The current exhibition, of approximately 40 works, spans four decades of Reiss’s paintings, pastels, watercolors, drawings and murals, including a selection of the portraits of Native Americans (specifically the Blackfoot people of Montana and Canada) for which he is best known. “My father had come to the U.S. with the idea of painting American Indians,” W. Tjark Reiss recalled in a 1993 essay. “He thought the Indians would be living in the countryside outside the cities, much as the European peasants did. He was quite surprised to find that most of the Indians were far away in the West.”

Reiss found fertile ground for portraiture due north — in Harlem. “Throughout his career, Reiss demonstrated an interest in people of different ethnicities, particularly those he perceived as disenfranchised in one way or another,” says Parker. “That fascination would lead to his striking portrayals of African-Americans and his prominent role in the creation of a visual language for the Harlem Renaissance.” Among his subjects were W.E.B. Du Bois, Langston Hughes, Zora Neale Hurston and Paul Robeson.

A vivid glass mosaic of local field and factory workers by Winold Reiss took up most of the more than 18,000 square feet of public art commissioned in the 1930s for the Cincinnati Union Terminal and would have still been making a big impact on travelers when this photo was taken, ca. 1960. Photo by Harvey Meston/Archive Photos/Getty Images

A simple study for the interior of the Restaurant Crillon in Manhattan illustrates Reiss’s love for ultramarine blue. Gift of Tjark Reiss, Library of Congress, Prints & Photographs Division, Winold Reiss Collection

Reiss was among the first to explore highly graphic interiors, as in this rendering of the mosaic front of the new Longchamps, ca. 1950. Gift of Diane Wolfe, Library of Congress, Prints & Photographs Division, Winold Reiss Collection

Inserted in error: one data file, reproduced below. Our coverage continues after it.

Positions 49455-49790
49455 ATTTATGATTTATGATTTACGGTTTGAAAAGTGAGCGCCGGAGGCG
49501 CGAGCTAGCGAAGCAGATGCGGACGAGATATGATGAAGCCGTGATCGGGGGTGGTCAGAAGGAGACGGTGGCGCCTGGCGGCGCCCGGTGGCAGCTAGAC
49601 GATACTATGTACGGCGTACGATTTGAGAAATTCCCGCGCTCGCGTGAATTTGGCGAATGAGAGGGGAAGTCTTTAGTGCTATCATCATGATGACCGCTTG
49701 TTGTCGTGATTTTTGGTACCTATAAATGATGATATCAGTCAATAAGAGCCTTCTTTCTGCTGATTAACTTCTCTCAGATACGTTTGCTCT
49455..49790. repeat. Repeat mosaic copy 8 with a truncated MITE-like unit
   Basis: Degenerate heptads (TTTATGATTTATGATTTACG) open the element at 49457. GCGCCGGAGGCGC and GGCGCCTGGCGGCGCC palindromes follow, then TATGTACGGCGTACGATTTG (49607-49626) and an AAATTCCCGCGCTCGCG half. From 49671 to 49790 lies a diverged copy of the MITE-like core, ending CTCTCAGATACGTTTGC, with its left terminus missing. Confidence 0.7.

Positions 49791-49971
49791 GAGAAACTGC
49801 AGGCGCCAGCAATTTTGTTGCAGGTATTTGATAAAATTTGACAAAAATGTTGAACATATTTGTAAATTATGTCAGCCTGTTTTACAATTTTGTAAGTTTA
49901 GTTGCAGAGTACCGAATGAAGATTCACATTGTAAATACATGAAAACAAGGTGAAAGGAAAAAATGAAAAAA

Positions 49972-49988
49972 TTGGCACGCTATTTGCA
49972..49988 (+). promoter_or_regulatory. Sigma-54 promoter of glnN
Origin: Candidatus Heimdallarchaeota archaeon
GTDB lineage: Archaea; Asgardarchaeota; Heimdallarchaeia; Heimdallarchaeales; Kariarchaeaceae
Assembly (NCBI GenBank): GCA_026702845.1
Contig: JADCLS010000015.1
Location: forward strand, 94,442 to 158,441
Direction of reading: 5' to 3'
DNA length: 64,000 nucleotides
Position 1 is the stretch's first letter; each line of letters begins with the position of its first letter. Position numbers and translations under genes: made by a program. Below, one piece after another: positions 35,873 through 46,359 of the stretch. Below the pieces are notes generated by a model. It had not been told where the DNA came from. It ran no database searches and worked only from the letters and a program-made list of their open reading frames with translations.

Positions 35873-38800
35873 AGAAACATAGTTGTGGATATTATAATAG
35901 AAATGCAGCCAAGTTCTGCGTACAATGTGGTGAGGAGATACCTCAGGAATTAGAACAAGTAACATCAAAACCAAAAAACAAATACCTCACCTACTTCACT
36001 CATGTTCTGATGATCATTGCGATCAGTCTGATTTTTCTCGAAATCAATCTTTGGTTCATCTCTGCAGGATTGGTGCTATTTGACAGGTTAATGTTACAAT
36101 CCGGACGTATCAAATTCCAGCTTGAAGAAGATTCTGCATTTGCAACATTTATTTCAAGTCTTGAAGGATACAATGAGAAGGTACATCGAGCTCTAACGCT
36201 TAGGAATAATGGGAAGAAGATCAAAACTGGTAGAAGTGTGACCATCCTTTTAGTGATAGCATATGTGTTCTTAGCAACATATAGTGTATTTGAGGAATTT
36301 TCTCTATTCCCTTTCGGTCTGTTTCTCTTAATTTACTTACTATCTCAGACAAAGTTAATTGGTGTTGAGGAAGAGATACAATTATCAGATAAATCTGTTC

A perspective study for the entrance of Mike Lyman’s restaurant in Manhattan displays Reiss’s flare for Art Deco. Gift of Renate Reiss, Library of Congress, Prints & Photographs Division, Winold Reiss Collection

The proposed decoration for Mike Lyman’s restaurant has graphic impact. Gift of Renate Reiss, Library of Congress, Prints & Photographs Division, Winold Reiss Collection


Portrait of Sari Patton, 1925. Photo © Eric W. Baumgartner

At times merely illustrative, Reiss’s portraits can flicker with Expressionistic humanity, like Alice Neel by way of Schiele. His love of color is a defining feature. “He particularly liked bright colors, especially ultramarine blue and English vermillion red,” noted his son. “Except in his woodcuts and pastel drawings of people with black hair he did not know the color black. He was quite adamant about this, and knew that in reality, what most people saw as black was usually a deep purple.”

When it came to design, his German and Viennese influences were even more pronounced. “Reiss’s designs were flattened and heavily graphic in appearance at a time when the graphic aesthetic was very new to audiences,” says Parker. In the interiors he designed for such projects as the Restaurant Crillon in Manhattan and the Hotel St. George in Brooklyn Heights, as well as the murals he created for the Cincinnati Union Terminal (the resulting glass mosaics occupied 11,908 square feet of the Art Deco train station), he aimed for nothing short of the Wiener Werkstätte ideal of the Gesamtkunstwerk.

“Probably a reason for his success in interior design was that his specifications regarding upholstery, curtain material, floorcoverings, tabletops, menus, matchboxes, and even advertising were all coordinated to complement the murals and pictures,” his son recalled.

For Ford Peatross, founding director of the Center for Architecture, Design and Engineering in the Prints and Photographs Division of the Library of Congress, Reiss’s boundary-blurring approach made him far ahead of his time, paving the way for designers like Raymond Loewy, Norman Bel Geddes, Donald Deskey and Walter Dorwin Teague. According to Peatross, “The decorative vocabulary of the Vienna Secession movement, the bold colors and forms of German Expressionism and the conventions and abstractions of African art, all evident in Reiss’s early work, were to be transformed into something distinctly American.”